The passion for women’s rights is something recent, but the roots of it go further back. I’ve often heard that the first thing I have to do once I’m old enough is find a good friend to marry and have children so that I’ll be “taken care of.” As I hit my teens, I started to take serious offense to that mentality, because it reduced any and all of my desires for my life to irrelevance. Worse, nothing I said in protest made a difference, because any of my arguments were summarily dismissed. In other words, I was taught that I should do what I was told and my feelings on the matter were unimportant. As such, I had no idea, for quite a long time, what a healthy relationship even looks like.

I was angry. Why did my feelings not matter? Why was I discouraged from doing things that I wanted? Most importantly, why was I never taken seriously, particularly when I said, even to my then-husband, that I did not want kids, and that no, I am not “too young to know what I want?”

Until I divorced and started reading material for the women’s studies elective class, not once did it occur to me that the these ideas that I had been presented with earlier on were based on very real and very current perceptions of what women should be doing was something deeply ingrained in society as a whole, and that I did, in fact, have the right to live my life as I see fit. It honestly made me angrier, because really, what does society teach young women if, from the beginning, they’re taught to limit their choices and to ignore their own wants and simply do as they’re told? After that class, I saw this reflected in the legislature across the country with abortion restrictions, and my first instinct was, “Since when is it anyone’s business what a woman does with her own uterus?!”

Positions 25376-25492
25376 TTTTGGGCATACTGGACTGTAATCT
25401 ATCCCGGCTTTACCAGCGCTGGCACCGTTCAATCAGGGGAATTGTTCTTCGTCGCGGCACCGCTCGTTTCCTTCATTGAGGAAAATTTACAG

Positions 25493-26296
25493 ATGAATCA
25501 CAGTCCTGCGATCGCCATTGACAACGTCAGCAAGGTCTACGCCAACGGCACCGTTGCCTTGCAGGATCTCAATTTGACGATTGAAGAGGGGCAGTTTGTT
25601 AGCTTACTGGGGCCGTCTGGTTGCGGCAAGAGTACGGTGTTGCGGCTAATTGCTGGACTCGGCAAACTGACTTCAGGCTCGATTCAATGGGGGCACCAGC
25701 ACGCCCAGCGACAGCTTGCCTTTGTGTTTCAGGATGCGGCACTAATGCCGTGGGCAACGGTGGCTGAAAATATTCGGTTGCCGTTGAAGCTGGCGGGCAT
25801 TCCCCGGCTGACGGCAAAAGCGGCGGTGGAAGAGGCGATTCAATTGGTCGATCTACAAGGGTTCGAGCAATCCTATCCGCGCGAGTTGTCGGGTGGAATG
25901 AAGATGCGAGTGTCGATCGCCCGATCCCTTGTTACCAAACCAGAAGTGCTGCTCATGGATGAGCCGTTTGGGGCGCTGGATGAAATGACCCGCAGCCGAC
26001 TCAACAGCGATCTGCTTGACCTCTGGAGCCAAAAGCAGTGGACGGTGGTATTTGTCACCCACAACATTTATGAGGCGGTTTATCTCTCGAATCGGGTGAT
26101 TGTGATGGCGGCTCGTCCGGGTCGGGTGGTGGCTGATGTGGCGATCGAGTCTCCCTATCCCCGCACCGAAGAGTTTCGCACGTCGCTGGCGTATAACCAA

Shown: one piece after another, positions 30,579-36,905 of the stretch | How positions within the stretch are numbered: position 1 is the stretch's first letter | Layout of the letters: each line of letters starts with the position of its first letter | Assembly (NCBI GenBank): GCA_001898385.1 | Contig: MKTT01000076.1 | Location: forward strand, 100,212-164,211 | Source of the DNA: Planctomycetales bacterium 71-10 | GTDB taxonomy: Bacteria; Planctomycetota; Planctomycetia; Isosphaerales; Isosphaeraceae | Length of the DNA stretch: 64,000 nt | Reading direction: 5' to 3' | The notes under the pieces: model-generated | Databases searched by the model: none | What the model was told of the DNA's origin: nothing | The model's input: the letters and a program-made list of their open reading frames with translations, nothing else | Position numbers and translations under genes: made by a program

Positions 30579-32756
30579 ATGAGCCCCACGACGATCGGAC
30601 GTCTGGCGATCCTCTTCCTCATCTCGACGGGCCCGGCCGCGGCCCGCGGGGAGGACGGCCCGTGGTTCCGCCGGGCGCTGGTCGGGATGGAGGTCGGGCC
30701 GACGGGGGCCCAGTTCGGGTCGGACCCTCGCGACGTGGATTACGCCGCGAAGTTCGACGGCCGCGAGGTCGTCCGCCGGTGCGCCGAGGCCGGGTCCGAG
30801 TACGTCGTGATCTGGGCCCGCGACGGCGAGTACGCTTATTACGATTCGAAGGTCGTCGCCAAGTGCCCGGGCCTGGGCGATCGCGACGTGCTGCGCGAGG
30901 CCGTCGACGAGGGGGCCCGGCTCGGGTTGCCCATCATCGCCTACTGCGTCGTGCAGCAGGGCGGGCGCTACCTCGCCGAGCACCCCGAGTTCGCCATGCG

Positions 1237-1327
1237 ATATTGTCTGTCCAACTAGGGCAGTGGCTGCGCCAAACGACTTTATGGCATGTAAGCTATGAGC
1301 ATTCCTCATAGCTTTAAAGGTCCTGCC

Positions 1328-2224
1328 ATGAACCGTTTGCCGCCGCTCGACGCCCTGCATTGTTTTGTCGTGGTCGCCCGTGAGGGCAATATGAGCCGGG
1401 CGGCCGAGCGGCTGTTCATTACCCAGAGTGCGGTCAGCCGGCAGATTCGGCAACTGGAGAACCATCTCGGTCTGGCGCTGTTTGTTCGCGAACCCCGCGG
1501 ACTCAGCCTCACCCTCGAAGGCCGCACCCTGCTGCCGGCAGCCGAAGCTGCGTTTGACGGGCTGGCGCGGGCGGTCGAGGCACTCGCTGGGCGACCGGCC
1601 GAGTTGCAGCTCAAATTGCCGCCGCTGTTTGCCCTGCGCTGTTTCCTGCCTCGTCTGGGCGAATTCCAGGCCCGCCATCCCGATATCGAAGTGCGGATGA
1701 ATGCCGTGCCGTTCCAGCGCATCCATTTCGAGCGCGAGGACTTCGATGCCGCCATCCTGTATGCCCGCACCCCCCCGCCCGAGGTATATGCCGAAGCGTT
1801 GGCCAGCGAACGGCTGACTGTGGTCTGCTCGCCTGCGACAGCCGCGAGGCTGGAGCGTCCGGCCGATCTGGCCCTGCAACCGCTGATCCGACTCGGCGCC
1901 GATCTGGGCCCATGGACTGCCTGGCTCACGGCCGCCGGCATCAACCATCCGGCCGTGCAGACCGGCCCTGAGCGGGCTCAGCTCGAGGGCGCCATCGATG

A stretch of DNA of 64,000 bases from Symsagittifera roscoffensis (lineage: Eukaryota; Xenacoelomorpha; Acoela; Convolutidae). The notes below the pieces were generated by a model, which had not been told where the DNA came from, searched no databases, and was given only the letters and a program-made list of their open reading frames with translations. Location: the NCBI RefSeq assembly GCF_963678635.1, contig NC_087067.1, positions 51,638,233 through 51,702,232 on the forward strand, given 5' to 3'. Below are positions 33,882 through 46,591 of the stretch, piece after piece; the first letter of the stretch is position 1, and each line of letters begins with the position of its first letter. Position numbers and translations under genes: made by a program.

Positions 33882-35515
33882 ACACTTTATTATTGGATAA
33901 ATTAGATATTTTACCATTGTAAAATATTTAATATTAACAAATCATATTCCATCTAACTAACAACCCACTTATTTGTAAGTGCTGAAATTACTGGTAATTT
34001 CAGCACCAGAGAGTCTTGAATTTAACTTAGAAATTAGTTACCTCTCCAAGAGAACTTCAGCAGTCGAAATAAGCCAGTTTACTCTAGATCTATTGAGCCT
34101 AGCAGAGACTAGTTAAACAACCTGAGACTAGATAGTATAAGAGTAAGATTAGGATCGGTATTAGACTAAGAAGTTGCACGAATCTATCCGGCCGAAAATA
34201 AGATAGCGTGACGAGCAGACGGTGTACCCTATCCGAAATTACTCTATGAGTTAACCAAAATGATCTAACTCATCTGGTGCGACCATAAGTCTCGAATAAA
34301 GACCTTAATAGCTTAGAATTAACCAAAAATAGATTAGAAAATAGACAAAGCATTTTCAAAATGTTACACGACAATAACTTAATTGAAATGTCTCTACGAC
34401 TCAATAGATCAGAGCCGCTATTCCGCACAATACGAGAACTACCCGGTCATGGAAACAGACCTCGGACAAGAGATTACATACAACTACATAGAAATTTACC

That was the wake-up call.

17: And as a follow-up to 16, do you have any family/friends that disagree with your views? I want to know, are there any Turkey day throw downs?

My friends, no. My family, yes. I have made it a point to avoid family get-togethers, and have frankly refused to speak to my father after he told me, some years ago, that women were put on this planet to reproduce and have to do what they’re here to do and I have to “do my duty”. That, combined with other things that he had said and done, was the final straw.

18: Speaking of family and friends, do you have a support system when it comes to writing? What was the reaction from those close to you about your novels?

My friends are the best support system ever. They’re my beta readers, editors, plot consultants – this series wouldn’t exist without them. My mother is curious as to how it’s going, but she has no knowledge of the actual business of writing and publication, so I find myself explaining, time and again, that while I’ve been at this series for six years, and published for three, it is never quick and will never get easy. I’ve heard the “go back to school and get a nice job with benefits” line a few times, but honestly, the way to survive in this world now is to be your own boss, which is where my focus is.

19: If you could change anything about the books that are already out there, is there something you wish you'd changed?

I wish I met my editor at the time I was working on Book 1, really. That was my first book on many levels, and I ended up doing the edit/rewrite over the course of three years. Never again. It’s an eye-crosser, and I am sure that there’s still work to be done on it, but since it’s on the market for three years now, I’m not about to pull it off and toss it to my editor.

20: You're about to write. Do you have a ritual?

Yep! Make some tea, put on something for sound – music, turn on the TV, something – and read a prior draft. Then, hop to.

21: Do you have any great programs to write or edit your books?